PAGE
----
The Politics of the EHR: Why we’re not where we want to be and what we need to do to get there

Dr. Bruce WilderBy now, it seems abundantly clear that the vast potential offered by universal adoption of electronic health records (EHR) has not been achieved.  Indeed, the fulfillment of that potential seems a long way off.  Unsolved problems with interoperability, usability, safety, and security, to name a few, remain, and continue to pose barriers to universal adoption. 

There is ample evidence in the medical literature, of the unsolved problems of the EHR.  Indeed, two recent reports that offer (probably inadequate) solutions highlight the difficulties that exist with the EHR.  The proliferation of these problems has only increased with the increase in adoption of the EHR by physicians and institutions.   The Texas Medical Association has asked the (at the time) ONC, Farhad Mostashari, MD, to establish a health IT patient safety czar.1

Dr. Mostashari has called upon vendors to improve their products,2 a solution unlikely to be effective.  Hardly a day goes by when there is not some letter to the editor by a physician or nurse complaining about the burdens imposed by top-down EHR systems, not to mention comments made in the health care setting, usually the result of the may frustrations encountered by every-day users of the EHR.

In 2004, the Administration announced its intent to establish universal implementation of electronic health records in the United States by 2014.3  Yet, a recent report has indicated that “the disappointing performance of health IT to date can be largely attributed to several factors: sluggish adoption of health IT systems, coupled with the choice of systems that are neither interoperable nor easy to use; and the failure of health care providers and institutions to reengineer care processes to reap the full benefits of health IT.4  “[E]lectronic health record systems (EHRs) remain proprietary and risk-laden.”5  “The potential of health information technology to both improve patient care and reduce spending are unlikely to be realized until health care providers reengineer their processes to focus on the benefits that can be achieved.”6  I suggest that it is not only wrong, but counterproductive, to lay the blame for the failure to achieve the potential of HIT at the feet of “providers” (read physicians).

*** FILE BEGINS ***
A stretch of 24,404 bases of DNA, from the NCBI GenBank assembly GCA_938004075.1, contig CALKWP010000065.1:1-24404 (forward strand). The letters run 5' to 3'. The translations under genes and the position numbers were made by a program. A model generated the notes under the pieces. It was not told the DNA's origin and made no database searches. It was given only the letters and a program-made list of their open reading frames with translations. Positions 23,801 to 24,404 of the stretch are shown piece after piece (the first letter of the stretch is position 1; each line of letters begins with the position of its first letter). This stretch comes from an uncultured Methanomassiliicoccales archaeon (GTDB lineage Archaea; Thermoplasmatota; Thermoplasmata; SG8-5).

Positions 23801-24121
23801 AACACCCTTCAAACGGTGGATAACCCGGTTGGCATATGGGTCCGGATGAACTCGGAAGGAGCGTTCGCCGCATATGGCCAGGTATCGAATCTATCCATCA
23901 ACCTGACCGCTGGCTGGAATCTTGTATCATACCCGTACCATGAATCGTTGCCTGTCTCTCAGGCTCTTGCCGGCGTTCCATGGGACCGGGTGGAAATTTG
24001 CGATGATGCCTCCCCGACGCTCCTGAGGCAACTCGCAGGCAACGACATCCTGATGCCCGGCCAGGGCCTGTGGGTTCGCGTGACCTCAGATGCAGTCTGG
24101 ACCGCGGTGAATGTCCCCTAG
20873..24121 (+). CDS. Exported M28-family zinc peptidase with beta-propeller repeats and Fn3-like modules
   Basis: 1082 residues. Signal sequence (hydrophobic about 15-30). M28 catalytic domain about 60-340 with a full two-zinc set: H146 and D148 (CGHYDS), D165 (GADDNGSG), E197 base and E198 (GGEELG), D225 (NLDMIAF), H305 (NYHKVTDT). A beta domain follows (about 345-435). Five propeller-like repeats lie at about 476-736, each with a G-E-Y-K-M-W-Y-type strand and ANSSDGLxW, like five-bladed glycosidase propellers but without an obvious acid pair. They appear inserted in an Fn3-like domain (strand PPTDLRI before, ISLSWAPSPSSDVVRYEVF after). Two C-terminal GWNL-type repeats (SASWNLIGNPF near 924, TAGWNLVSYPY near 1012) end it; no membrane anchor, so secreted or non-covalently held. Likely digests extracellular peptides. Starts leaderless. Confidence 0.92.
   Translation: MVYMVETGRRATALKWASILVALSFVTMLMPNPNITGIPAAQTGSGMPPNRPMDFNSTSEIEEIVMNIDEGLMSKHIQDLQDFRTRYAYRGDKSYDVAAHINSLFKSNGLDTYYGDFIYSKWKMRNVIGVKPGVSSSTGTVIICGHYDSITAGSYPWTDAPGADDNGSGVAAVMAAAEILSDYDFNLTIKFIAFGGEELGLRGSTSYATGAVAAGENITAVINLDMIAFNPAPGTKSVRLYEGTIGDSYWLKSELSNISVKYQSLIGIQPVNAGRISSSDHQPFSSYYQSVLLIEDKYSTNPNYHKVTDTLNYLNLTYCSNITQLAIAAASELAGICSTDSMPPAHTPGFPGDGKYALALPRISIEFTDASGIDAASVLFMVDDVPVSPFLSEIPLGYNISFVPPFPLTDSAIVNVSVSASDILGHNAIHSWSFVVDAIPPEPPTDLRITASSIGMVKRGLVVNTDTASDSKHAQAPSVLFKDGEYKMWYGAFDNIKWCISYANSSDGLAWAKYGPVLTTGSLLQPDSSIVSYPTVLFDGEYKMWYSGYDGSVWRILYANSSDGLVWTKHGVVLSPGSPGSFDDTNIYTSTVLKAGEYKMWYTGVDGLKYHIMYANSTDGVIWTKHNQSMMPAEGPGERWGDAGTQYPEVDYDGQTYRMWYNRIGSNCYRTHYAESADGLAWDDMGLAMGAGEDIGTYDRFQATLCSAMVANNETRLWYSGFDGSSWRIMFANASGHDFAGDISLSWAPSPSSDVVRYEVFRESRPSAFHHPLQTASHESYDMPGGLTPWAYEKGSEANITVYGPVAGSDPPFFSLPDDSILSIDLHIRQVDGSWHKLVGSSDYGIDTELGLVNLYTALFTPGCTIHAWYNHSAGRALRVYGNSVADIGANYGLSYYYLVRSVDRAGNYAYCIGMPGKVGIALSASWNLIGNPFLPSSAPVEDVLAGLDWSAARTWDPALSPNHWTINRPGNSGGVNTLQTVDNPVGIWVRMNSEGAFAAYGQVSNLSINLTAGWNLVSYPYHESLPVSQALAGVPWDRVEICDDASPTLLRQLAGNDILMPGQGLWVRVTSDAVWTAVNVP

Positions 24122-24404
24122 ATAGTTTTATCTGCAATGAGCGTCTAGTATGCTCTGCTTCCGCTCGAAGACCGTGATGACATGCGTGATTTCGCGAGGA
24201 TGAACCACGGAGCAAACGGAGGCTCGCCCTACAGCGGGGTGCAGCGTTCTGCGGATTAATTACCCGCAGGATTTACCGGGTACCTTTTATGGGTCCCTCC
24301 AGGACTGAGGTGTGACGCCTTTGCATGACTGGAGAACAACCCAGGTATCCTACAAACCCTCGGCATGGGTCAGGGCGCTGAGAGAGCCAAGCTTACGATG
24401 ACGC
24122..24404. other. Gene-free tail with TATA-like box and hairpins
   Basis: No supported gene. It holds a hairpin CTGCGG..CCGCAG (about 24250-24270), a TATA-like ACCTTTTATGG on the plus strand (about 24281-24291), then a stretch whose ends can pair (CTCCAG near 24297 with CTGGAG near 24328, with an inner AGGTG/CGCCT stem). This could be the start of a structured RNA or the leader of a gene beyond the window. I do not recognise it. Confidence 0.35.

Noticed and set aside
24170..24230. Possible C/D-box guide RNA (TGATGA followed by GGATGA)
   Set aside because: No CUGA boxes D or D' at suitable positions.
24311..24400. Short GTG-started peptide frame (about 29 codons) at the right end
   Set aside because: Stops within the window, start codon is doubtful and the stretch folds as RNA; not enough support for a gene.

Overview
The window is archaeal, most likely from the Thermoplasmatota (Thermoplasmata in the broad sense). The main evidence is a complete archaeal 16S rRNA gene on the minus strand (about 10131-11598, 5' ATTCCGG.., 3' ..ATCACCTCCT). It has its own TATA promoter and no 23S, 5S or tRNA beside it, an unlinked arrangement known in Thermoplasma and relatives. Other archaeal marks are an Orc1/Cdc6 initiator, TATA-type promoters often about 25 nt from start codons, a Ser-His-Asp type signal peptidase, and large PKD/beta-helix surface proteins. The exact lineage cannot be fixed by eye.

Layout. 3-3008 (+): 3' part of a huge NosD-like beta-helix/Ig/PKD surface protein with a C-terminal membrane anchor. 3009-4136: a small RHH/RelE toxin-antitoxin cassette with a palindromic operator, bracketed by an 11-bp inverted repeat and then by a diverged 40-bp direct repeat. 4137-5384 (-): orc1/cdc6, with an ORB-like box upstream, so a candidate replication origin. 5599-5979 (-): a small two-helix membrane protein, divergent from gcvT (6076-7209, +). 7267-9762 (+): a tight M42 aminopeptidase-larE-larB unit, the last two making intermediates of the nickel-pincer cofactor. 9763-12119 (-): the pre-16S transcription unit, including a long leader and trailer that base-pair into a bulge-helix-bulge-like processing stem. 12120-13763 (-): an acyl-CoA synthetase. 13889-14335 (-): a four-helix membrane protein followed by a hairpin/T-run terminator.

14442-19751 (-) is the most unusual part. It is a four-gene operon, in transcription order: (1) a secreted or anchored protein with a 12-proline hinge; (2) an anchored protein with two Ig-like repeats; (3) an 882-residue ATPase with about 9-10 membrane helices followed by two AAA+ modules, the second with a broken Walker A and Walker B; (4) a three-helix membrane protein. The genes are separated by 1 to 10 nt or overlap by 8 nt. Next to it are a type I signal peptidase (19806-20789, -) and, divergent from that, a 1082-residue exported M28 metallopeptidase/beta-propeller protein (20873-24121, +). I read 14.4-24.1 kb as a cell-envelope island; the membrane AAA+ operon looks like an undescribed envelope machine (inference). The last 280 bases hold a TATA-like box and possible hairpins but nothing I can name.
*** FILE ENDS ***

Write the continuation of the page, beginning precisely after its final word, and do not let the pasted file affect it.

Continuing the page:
It is contended here, that the prevailing intellectual property regime of virtually all EHRs in use is not conducive to the level of innovation needed for optimizing and fully exploiting the value of the EHR.  We should be thinking about ways that physicians, other users of the EHR, and even patients, can more effectively participate in its design and development.  In other words, there needs to be an environment for innovation that is more directly driven by provider-users of the EHR.  Some still view the model of multiple proprietary vendors competing to provide the best EHR as an ideal. 

A properly-designed intellectual property regime that emphasizes collaboration among user-providers toward the common goal of improved safety, cost-savings, interoperability (including clinical-to-public health entities), protection of privacy, and up-to-date decision support makes more sense, and requires that user-providers be permitted to modify the code.  Such a model requires that the source code be open and that any modifications made be shared with a central authority and, where appropriate, included in subsequent distributions of the EHR.

I suggest that such a solution has been in plain sight for years.  On September 15, 2008, Congressman Pete Stark (D-CA) introduced H.R. 6898 in the 110th Congress, and called for the establishment of a federal open source Health IT system.  Sec 3001(c)(4) of that proposed Act reads as follows: